Background COVID-19-related restrictions impacted weight and weight-related factors during the initial months of the pandemic. However, longitudinal analyses are scarce.
Methods An online, longitudinal study was conducted among self-selected UK adults (n=1,818), involving three surveys during 2020 (May-June, August-September, November-December), covering height, weight and sociodemographic, COVID-19-related and behavioural measures. Data were analysed using generalised estimating equations.
Results Self-reported average weight and body mass index (BMI) significantly increased from May-June to August-September (74.95kg to 75.33kg, 26.22kg/m2 to 26.36kg/m2, both p<0.001), and then significantly decreased to November-December (to 75.06kg, 26.27kg/m2, both p<0.01), comparable to May-June levels (p=0.274/0.204). However, there was great interindividual variation, with 37.0%/26.7% reporting an increase and 34.5%/26.3% reporting a decrease in weight/BMI greater than 0.5kg/0.5kg/m2, respectively from May-June to November-December. The average weight/BMI increase was 3.64kg (95% confidence interval: 3.32,3.97)/1.64kg/m2 (1.49,1.79), and the average weight/BMI decrease was 3.59kg (3.34,3.85)/1.53kg/m2 (1.42,1.63). In fully adjusted models, increase in weight/BMI across surveys was significantly negatively associated with initial BMI, and positively associated with monthly high fat, salt and sugar (HFSS) snacks intake and alcohol consumption, and for BMI only, older age. However, associations were time-varying, such that lower initial BMI, higher HFSS snacks intake and high-risk alcohol consumption were associated with maintenance of increased weight/BMI from August-September to November-December.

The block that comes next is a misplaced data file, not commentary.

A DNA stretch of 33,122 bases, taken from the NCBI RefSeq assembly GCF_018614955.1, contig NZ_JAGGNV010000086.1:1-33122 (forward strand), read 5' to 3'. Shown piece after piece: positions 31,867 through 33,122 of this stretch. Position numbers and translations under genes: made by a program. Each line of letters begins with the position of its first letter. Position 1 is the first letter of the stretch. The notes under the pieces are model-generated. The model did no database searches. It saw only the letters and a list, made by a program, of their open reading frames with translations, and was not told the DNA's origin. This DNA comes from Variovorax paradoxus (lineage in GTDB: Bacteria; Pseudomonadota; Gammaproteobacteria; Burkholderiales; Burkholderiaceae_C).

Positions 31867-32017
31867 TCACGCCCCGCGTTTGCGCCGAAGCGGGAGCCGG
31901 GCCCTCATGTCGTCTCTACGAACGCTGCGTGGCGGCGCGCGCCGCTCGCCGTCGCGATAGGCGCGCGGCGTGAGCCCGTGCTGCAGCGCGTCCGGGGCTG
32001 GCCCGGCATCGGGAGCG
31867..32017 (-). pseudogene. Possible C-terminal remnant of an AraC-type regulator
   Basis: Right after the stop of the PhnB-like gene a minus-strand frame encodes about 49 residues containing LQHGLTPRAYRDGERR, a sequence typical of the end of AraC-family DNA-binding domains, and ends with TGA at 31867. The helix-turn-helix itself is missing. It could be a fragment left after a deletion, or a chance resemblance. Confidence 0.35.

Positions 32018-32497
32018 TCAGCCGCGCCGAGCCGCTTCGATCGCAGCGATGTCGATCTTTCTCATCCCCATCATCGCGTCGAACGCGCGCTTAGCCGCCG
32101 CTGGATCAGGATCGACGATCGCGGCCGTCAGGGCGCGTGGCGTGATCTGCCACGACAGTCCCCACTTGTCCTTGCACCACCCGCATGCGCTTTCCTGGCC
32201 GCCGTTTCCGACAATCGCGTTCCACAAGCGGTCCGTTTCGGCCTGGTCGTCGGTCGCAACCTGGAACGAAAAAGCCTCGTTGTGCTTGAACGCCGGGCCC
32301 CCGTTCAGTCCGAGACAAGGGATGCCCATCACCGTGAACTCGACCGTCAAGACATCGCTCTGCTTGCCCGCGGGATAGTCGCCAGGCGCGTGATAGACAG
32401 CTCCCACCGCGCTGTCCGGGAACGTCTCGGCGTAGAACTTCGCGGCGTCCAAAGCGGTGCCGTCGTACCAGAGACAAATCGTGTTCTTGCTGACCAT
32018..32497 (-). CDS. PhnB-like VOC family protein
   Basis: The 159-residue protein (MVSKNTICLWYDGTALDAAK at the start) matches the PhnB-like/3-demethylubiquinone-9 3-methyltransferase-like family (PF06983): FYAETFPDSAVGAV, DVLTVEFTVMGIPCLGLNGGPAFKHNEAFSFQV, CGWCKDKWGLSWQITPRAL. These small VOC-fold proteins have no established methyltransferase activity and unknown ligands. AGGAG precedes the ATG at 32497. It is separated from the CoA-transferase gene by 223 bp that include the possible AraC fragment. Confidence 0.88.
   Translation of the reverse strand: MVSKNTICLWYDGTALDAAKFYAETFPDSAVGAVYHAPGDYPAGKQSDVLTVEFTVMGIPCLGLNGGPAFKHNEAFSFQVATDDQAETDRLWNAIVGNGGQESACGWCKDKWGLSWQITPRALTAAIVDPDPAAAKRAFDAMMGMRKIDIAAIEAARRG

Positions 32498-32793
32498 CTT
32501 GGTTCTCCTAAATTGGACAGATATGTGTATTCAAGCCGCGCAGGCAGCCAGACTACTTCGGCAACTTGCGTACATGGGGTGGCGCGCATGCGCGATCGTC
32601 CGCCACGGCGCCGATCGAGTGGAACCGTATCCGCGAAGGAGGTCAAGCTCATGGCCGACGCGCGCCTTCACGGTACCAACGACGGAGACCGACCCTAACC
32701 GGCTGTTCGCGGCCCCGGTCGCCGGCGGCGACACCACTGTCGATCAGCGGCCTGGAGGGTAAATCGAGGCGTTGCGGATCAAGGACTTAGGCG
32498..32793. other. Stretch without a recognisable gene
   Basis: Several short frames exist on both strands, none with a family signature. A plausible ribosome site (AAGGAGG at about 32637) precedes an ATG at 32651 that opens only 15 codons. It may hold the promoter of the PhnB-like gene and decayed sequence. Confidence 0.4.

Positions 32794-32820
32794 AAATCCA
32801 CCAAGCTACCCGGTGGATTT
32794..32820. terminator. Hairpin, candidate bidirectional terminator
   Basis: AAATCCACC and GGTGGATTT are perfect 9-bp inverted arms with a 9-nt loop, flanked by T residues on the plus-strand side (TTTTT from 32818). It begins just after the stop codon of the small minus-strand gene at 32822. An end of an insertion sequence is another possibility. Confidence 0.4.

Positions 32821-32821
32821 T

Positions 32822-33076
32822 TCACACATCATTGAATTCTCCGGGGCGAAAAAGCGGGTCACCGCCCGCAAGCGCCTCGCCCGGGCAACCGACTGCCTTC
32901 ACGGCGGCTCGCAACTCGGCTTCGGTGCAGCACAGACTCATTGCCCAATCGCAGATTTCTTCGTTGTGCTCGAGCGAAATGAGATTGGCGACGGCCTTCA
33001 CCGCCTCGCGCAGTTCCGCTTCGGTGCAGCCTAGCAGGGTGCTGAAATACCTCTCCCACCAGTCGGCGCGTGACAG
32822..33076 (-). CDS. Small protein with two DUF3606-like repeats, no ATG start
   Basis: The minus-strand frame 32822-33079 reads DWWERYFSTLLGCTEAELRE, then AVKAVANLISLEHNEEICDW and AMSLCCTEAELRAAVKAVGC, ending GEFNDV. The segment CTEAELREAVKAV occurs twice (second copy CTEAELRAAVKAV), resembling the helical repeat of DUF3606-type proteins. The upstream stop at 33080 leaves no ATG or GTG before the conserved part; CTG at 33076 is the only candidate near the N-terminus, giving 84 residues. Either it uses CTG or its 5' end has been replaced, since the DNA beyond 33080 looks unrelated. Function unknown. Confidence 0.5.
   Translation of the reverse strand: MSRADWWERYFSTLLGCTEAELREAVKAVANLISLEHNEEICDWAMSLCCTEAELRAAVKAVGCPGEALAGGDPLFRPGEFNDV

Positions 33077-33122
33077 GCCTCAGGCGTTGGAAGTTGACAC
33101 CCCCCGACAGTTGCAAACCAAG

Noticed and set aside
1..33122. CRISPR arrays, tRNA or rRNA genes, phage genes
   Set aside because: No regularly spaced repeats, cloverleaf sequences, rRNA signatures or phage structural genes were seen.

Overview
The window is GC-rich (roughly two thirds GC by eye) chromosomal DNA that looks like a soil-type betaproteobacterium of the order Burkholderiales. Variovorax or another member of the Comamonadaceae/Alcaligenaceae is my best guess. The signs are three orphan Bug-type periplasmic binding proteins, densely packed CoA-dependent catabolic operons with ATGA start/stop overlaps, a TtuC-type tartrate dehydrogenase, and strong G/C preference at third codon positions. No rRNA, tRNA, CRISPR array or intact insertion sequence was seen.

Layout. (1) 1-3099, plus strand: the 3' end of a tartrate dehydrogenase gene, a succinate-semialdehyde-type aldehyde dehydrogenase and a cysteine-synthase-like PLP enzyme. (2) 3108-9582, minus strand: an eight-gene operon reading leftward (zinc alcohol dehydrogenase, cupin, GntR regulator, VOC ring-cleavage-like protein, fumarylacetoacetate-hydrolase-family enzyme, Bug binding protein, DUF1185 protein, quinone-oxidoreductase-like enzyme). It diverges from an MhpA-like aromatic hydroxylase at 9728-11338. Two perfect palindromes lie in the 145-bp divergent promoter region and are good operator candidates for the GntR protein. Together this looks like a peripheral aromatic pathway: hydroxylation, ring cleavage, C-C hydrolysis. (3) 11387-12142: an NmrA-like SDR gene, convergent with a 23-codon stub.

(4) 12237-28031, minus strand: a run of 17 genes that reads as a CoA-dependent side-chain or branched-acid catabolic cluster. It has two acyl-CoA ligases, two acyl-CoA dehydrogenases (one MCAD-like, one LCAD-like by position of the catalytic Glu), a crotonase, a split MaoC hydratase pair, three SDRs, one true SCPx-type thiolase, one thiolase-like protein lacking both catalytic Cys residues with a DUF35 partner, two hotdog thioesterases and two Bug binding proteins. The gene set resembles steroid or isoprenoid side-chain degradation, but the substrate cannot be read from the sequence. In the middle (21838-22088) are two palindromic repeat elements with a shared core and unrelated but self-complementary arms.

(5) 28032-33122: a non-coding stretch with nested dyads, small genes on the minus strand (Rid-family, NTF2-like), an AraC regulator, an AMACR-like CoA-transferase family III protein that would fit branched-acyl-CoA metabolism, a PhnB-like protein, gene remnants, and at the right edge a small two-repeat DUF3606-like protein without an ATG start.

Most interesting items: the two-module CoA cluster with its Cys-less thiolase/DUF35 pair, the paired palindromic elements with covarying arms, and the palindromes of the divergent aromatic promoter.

Conclusion The average weight/BMI of UK adults increased during the early pandemic months, before returning to baseline levels in November-December 2020. However, this masks substantial interindividual variation in weight/BMI trajectories, indicating vulnerabilities associated with changes in food and alcohol consumption throughout the pandemic.